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Divorce Process FAQs

Divorce Process FAQs

Frequently Asked Questions About the Divorce Process

Ending a marriage is a big step for any couple, with implications for the whole family. The Divorce & Family Law team at VWV are here to help you through the process.



What is a divorce?

Divorce is the legal process that brings your marriage to an end. You are required to be married for at least a year before you can apply for a divorce and are free to remarry once the process is complete.

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What are the grounds for divorce?

The only ground for a divorce in England and Wales is irretrievable breakdown of the marriage. This is evidenced by one of five facts:

  • Adultery
  • Unreasonable behaviour
  • Two years separation with consent
  • Five years separation
  • Desertion

It is important that you obtain advice as early as possible to ensure that proceedings are issued on the most appropriate basis. Amending court documents at a later stage can lead to delay and unnecessary costs.

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What does the divorce process entail?

If you are the person starting the divorce process (the petitioner) your solicitor will prepare the petition for you. It will then be sent to the court who will send the documents to the other party (the respondent). They will need to complete a form (called an Acknowledgement of Service form). Once the court send a copy of this to your divorce solicitor you can then complete the statement in support of the petition. Once the court have processed this form you will receive confirmation from the court of the date your Decree Nisi will be pronounced. Applying for the Decree Absolute is the last stage and is usually done once outstanding financial matters have been resolved.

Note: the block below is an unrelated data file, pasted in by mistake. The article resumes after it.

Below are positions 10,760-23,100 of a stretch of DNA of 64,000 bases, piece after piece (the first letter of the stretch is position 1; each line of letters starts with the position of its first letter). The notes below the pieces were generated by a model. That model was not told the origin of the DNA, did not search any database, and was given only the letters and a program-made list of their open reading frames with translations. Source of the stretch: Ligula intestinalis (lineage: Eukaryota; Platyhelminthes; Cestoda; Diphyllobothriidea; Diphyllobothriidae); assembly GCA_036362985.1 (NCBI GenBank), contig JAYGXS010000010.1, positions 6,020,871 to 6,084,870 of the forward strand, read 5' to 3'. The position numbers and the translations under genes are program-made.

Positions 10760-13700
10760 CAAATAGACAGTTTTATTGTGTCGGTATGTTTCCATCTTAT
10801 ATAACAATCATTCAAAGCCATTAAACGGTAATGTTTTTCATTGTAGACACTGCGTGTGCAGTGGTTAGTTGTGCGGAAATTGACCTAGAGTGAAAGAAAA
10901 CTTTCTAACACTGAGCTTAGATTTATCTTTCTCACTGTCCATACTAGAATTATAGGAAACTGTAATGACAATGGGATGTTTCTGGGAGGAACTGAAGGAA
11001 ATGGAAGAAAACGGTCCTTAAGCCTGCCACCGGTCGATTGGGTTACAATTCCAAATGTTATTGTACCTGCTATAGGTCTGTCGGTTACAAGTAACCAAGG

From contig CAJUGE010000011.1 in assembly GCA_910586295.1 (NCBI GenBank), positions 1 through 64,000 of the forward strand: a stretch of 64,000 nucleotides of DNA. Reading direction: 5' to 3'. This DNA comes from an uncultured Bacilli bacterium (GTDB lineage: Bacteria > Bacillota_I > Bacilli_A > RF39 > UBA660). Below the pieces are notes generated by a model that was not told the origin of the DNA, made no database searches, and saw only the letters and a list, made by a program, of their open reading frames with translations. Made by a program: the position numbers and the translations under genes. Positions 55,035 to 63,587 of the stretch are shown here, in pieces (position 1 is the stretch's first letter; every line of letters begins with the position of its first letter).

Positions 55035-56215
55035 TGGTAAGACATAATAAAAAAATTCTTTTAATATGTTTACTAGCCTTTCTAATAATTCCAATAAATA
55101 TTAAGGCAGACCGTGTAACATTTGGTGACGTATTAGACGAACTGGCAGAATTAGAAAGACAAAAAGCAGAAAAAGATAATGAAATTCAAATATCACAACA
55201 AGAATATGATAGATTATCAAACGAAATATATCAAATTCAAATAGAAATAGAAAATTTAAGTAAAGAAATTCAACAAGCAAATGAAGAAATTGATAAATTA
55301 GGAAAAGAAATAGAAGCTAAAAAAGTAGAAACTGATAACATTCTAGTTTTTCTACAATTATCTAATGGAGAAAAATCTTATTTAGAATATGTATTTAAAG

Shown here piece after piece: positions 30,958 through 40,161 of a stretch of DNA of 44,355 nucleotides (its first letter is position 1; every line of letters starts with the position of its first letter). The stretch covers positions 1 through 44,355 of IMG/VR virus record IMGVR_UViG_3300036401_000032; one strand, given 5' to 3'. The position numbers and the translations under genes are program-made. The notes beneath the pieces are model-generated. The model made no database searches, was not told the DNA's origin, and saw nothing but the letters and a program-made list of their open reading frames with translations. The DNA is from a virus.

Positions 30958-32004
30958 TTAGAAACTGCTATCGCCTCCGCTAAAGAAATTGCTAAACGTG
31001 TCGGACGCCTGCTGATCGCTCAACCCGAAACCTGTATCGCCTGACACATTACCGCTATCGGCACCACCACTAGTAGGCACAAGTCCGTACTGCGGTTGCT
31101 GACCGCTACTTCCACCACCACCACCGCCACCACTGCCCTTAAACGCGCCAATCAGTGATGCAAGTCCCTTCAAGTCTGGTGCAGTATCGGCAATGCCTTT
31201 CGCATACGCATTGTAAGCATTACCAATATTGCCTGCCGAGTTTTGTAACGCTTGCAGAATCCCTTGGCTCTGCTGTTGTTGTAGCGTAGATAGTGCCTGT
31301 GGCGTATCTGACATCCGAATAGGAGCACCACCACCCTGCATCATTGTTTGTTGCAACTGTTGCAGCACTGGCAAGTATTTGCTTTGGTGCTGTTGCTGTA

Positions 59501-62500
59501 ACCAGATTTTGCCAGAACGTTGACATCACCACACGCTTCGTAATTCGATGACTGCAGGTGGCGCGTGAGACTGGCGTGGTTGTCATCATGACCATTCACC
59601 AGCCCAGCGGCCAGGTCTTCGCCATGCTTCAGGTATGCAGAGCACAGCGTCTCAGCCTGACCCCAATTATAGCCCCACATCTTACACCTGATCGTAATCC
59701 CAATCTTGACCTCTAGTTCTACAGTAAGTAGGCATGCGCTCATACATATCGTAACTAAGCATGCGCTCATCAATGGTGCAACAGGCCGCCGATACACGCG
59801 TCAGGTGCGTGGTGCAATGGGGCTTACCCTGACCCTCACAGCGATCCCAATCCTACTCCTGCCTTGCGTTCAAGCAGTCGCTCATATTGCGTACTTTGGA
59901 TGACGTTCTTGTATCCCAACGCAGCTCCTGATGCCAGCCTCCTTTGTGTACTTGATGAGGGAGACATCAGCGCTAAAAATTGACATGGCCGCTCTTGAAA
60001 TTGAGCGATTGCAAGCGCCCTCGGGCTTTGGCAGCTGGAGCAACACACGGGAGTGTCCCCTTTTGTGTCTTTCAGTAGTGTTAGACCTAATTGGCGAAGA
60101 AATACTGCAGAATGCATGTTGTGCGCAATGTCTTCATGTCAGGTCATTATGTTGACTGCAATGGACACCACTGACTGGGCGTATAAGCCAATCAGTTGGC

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How long does the divorce process take?

If there are no complications, the process generally takes four to six months to complete. We recommend however that you resolve your money matters alongside the divorce and, depending upon the particular facts of your case, may recommend delaying the application to finalise the divorce until these have been resolved.

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Do I have to go to court to get a divorce?

No, not always.

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Are there alternatives to divorce?

Yes, this is known as Judicial Separation and is not so common. It is generally used by people who have a religious objection to divorce. The court retains the power to resolve money matters on Judicial Separation with the exception of pension sharing. The most significant difference between divorce and Judicial Separation is that you cannot remarry. 

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For more information about divorce please contact Samantha Hickman in our Divorce & Family Law team on 0117 314 5435. 

Thank you for everything you and your team did for us. Because of your help, we have a wonderful relationship with our grandaughter, who is now 5 years old and is loving spending time with all her family, she has a fantastic relationship with her dad. 

  • Family Law & Divorce Client

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Meet the Team

Our experienced family law and divorce solicitors can advise you on all aspects of your relationship, a relationship breakdown or even a new relationship.

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Samantha Hickman - Partner at VWV
Partner

Divorce & Family Law
Financial Law & Asset Protection

Lucy Barr - Family Law & Divorce Solicitor in Birmingham
Partner

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